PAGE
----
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This embarrassment was blessing in disguise

In life everyone makes mistakes, it's a proven fact. Some are little mistakes, like forgetting to take out the garbage, or losing something. But some mistakes stick with you throughout your lifetime.

Two years ago today (on Sept. 27), I made one of the biggest mistakes thus far. Now I'm not proud of this moment in my life, but I also like to take the lesson out of it, which is why I'm sharing it publicly.

It all started the first week of my freshman year, and things had been going particularly bad for me already. I was new to the high school, and that classic high school drama was peaking already. Kids spread rumors and drag things out of proportion, and next thing you know your best friend through middle school never talks to you again.

The drama was sparked over a get-together we had at a friend's house at the end of the summer (which consisted of eight 14-year-olds with a house to themselves). The kid's parents were out of town for the weekend, and we decided it would be a good idea to go joyriding.

In the long run, my best friend's parents ended up finding out, and because of rumors, I ended up receiving the blame, and our friendship ended.

I was in a lonely, depressed state at that point in time, my whole group of friends turned on me, and ended up encouraging my "former" best friend to fight me in the park, which still to this day remains the only fight I've ever been in.

Now to Sept. 26, 2009. The fact the majority of my "old" friends hated me, mixed with other depression and anxiety problems left me in a pretty big slump.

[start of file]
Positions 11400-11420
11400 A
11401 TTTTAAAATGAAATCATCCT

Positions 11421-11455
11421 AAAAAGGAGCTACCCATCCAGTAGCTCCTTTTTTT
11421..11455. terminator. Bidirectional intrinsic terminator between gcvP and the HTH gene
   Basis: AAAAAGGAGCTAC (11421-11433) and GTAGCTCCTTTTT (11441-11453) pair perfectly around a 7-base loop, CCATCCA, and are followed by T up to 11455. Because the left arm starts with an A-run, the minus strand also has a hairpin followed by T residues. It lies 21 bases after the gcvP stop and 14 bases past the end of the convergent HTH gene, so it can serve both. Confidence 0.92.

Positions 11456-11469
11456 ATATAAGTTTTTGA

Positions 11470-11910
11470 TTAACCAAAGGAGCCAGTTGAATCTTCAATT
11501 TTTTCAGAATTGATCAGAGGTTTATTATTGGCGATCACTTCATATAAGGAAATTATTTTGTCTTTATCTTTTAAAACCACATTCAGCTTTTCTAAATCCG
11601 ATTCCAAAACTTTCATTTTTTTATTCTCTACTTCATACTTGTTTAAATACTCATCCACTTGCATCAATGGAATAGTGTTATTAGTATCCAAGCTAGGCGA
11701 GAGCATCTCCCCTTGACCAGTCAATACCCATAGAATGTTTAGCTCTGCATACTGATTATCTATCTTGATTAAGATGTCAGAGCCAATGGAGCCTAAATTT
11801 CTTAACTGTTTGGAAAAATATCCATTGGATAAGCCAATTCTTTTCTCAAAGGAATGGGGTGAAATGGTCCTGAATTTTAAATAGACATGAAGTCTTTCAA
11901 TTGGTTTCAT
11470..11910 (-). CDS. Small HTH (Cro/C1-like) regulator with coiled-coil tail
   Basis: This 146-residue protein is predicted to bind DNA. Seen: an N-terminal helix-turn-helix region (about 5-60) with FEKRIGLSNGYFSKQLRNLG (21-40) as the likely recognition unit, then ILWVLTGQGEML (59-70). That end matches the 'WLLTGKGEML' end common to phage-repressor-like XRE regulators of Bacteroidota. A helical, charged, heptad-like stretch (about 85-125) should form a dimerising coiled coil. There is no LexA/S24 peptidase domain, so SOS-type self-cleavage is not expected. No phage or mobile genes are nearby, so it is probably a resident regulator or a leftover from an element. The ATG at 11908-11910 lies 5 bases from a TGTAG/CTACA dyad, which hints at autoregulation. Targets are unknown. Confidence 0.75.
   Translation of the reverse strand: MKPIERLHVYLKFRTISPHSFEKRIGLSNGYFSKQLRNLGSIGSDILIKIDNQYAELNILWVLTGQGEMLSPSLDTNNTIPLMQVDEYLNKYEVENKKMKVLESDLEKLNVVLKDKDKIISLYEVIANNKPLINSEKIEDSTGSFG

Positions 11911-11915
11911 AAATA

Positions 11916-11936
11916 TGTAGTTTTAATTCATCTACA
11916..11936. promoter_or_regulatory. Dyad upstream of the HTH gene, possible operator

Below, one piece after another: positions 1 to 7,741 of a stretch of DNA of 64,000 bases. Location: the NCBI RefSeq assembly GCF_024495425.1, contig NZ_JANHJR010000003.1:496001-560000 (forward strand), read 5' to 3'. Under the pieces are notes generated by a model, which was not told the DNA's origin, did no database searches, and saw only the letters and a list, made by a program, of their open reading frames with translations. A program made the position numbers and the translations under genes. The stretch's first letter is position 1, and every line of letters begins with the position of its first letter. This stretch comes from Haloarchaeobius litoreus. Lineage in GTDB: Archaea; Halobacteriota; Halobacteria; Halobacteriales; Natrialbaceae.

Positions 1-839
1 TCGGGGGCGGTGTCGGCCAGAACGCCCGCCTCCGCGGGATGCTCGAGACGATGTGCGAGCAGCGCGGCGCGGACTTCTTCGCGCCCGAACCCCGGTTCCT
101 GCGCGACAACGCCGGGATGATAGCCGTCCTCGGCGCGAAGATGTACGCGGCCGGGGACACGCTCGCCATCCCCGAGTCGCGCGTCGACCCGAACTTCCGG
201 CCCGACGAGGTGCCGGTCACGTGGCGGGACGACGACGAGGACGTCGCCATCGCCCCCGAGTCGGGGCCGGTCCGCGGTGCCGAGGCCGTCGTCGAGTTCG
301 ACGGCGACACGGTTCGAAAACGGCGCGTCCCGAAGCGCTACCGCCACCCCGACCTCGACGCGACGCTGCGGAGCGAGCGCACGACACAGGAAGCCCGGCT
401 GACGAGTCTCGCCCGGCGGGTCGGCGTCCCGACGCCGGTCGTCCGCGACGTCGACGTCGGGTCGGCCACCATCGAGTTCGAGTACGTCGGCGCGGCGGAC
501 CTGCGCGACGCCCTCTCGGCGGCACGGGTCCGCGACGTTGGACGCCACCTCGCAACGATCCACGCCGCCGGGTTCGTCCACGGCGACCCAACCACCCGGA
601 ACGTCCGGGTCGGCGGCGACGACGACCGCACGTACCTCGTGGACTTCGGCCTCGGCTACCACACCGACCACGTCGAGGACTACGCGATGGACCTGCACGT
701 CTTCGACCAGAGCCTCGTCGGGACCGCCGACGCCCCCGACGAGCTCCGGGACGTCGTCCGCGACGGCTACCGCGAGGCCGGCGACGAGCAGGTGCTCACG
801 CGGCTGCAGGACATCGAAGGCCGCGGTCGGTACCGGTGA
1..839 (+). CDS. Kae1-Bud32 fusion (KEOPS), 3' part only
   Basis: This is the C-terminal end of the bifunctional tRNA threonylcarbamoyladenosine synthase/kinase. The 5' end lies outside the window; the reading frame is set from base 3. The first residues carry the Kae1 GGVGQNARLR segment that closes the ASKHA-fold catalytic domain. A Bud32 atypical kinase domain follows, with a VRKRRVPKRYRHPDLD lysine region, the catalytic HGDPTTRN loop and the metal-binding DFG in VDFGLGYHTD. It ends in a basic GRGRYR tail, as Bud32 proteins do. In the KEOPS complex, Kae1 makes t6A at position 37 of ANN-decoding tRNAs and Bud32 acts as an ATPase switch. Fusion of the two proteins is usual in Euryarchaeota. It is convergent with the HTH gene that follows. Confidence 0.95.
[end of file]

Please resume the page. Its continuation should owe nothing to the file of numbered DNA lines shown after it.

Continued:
The 26th was a Monday, and an acquaintance (not a close friend) invited me with him to drink after school, and I went.

We each ended up with a 40-ounce bottle of Natural Ice beer, which did a number on me, but was also my first experience with alcohol at all, and (other than the puking) I liked it.

That frame of mind lasted me one day. The next day I went with the same kid to do the same thing, but this time things were different. We went to some guy's house (whom I didn't know at all) and we had three of the 40-ounce bottles instead.

We were both comically drunk (we were 14 years old) which had to have been an absolutely ridiculous sight to see. We ended up stumbling in to Stop N Go, where a parent of a girl in my grade recognized us and called the cops.

My friend lived only a block away, but my instincts told me to head home (which turned out to be right. Unfortunately, I didn't learn that until after it was too late).

As we approached his yard, he got a text from his mom that said "get home, the cops are looking for you," which I stupidly ignored just because my friend said "that's her excuse to get me home for dinner."

We walked in, and before we could turn around there was a police officer in the front yard. The officer breathalyzed him first, which came up at .16, Mine, which came last, ended up at .067, and we both received minors (and my friend ended up getting sent away).

At the time, I was extremely embarrassed about the minor, but as I grew up I realized it was really a blessing in disguise. I was young, but it was only my second time drinking, and because of that there hasn't been a third time.

Jonah Bowe is a junior at Detroit Lakes High School.